Predictive analytics use cases in real life

To begin with, no matter how complex certain models, both human- or AI-generated ones, may seem to be, their key foundations are quite understandable:

  • Logistics regression aimed at predicting a data value on the basis of earlier observations and data sets;
  • Decision trees, i.e. graphs applying the branching method to indicate likely consequences of any decision made;
  • Time-series analysis, that is to say, time-based projections of data points at certain moments.

With these techniques at our disposal predictive health analytics is capable of:

  • Calculating risk scores when it comes to chronic conditions, which are used by prevention clinics, insurance companies, and government-level decision-makers;
  • Preventing cases of patient self-harm, as mental health professionals are informed of early indicators and predictors of instability;
  • Foreseeing rapid health deterioration cases, which means the professionals are able to react faster to changing vitals and take action before dangerous symptoms become obvious;
  • Rapid clinical decision-making enabling doctors to rely on external data-driven automated support when somebody’s life is at stake;
  • Fighting fraud, in terms of both patients’ false reports caused by mental conditions, desire to quit a job, get unearned benefits, or swindle the insurance company;
  • Designing optimized treatment routines and medical care procedures to attain the best possible results based on available data.

Whatever your particular type of solutions may be — there are many more than those mentioned above — their key dimensions would be as follows. This is an approximate list of predictive analytics in healthcare examples:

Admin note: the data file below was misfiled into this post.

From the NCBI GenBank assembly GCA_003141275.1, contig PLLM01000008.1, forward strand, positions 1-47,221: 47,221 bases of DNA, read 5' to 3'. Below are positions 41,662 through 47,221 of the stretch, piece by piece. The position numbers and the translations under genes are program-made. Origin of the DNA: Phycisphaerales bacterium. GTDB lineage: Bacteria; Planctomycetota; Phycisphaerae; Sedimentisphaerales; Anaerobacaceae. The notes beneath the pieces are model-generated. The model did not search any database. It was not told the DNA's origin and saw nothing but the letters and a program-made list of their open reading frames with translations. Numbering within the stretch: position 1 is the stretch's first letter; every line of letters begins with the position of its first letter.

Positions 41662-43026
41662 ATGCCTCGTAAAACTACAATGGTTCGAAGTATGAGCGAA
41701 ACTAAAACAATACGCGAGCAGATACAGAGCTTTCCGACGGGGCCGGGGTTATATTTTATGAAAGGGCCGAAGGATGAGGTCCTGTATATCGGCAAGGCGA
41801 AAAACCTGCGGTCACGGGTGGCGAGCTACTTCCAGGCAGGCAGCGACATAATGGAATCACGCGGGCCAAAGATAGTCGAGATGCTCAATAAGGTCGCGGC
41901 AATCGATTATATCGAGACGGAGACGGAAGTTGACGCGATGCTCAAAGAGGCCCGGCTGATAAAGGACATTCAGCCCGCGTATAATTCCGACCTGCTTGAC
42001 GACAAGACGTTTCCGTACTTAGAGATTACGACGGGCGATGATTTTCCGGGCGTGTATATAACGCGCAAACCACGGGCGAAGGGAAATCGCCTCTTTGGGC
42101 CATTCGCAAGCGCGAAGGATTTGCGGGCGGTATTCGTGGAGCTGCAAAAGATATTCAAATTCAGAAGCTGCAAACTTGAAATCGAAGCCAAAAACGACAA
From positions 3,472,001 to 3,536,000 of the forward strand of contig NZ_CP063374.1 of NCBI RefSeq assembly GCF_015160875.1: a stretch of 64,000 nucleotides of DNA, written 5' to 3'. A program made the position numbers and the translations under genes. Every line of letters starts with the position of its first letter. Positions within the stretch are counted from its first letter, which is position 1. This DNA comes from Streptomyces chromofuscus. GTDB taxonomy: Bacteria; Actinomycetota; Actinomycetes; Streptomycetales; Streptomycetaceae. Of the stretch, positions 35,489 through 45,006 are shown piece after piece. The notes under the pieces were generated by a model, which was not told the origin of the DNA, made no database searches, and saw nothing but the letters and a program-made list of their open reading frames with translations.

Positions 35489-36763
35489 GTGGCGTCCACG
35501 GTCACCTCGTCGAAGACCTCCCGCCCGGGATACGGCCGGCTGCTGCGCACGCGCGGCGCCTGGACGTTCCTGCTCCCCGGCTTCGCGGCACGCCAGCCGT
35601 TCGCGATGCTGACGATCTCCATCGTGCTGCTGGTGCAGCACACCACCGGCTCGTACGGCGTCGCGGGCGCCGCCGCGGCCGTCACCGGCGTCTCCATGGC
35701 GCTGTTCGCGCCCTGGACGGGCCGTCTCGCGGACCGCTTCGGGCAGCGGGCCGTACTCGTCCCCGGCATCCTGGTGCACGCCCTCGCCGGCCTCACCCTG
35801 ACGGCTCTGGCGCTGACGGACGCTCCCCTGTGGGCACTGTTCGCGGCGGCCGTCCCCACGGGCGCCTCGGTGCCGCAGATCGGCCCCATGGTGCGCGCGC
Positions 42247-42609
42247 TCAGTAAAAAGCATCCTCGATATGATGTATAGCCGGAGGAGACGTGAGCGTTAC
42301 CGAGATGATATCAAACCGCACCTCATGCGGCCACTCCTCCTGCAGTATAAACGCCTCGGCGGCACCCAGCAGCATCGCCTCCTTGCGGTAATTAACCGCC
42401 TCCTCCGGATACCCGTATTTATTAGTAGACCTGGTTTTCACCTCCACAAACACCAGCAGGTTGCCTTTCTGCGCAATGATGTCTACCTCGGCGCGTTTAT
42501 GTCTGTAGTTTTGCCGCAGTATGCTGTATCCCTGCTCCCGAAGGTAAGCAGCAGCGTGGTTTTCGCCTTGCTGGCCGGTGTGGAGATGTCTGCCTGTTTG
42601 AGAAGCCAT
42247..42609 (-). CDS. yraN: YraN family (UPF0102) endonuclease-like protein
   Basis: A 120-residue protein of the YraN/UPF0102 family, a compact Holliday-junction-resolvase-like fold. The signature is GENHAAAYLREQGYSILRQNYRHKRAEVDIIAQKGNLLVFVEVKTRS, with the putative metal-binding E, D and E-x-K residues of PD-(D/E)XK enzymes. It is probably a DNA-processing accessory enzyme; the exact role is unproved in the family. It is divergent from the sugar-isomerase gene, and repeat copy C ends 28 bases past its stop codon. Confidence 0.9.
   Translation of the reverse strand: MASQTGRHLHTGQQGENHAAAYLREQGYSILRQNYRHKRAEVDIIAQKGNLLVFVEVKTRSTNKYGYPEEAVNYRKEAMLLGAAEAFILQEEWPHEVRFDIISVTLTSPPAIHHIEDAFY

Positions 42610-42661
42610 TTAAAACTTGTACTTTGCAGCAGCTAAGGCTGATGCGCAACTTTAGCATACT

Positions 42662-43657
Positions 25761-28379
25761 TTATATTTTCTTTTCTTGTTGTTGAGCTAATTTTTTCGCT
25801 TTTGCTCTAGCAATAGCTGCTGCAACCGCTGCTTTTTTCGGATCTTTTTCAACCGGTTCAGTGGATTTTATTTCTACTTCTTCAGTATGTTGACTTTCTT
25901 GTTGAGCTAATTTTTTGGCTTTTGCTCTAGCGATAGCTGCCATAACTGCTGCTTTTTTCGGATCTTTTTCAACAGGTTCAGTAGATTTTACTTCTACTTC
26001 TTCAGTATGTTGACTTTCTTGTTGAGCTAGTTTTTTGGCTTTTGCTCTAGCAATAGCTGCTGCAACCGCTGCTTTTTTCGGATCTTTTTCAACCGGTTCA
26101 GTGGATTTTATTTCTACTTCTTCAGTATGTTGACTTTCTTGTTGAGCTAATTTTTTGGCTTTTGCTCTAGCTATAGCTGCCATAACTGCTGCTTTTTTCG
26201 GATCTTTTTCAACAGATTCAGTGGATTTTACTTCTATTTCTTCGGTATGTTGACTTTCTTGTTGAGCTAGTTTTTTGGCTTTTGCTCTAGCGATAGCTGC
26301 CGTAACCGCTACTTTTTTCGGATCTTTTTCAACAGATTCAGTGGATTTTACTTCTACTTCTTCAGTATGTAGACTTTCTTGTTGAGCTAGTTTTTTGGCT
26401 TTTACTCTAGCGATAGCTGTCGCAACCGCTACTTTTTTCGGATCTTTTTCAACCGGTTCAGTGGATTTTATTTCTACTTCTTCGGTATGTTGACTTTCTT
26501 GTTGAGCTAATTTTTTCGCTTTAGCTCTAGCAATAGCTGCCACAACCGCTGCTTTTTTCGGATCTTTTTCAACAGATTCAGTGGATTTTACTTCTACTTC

• Diagnosing conditions and forecasting their developments;
  • Increasing the quality of medical care while cutting costs;
  • Generating treatment recommendations and providing support for decision-making;
  • Mitigating treatment risks and side-effects while ensuring proper remote monitoring.
Key use of predictive analytics

Predictive analytics challenges in the healthcare domain

All that optimism notwithstanding, predictive analytics in healthcare does face a range of challenges. The problem is that, when it comes to healthcare, human lives are at stake. Correspondingly, the price paid for a mistake is universally high, whatever the potential benefits of predictive analytics Hence, precaution is always needed in such fields as:

  • Proper data collection, cleaning, and storage. That is to say, data has to be seamlessly transmitted via effective wearables and other IoT devices, correctly arranged, and stored in a reliable fashion, either on the in-house server or in the cloud;
  • Medical records. These are, by definition, sensitive information protected by numerous laws and regulations. Hence, any software engineer, any QA expert, and any database manager has to be a certified professional;
  • Adoption. The issue is that not every nurse or doctor is tech-savvy. That is doubly true for patients, especially, when it comes to the elderly or mentally-challenged people. Hence, the products — especially when it comes to wearables — have to be convenient-to-use, easy-to-read, and completely accessible.


Technologies delivered by reliable custom software development vendors are groundbreaking. Andersen’s expert-level team of developers, designers, and QA engineers is ever-ready to help you with implementing predictive health analytics initiatives, whether they are AI-powered healthcare products in general or AI-based imaging solutions in particular.

Reach out to Andersen, schedule a free consultation, outline your requirements, and we will start delivering the best possible results ASAP. Our experience, customer reviews, and professional advisory board made of true experts are the best guarantee of your success in predictive healthcare.

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Sergey Avdeychik, Director of Healthcare Technologies at Andersen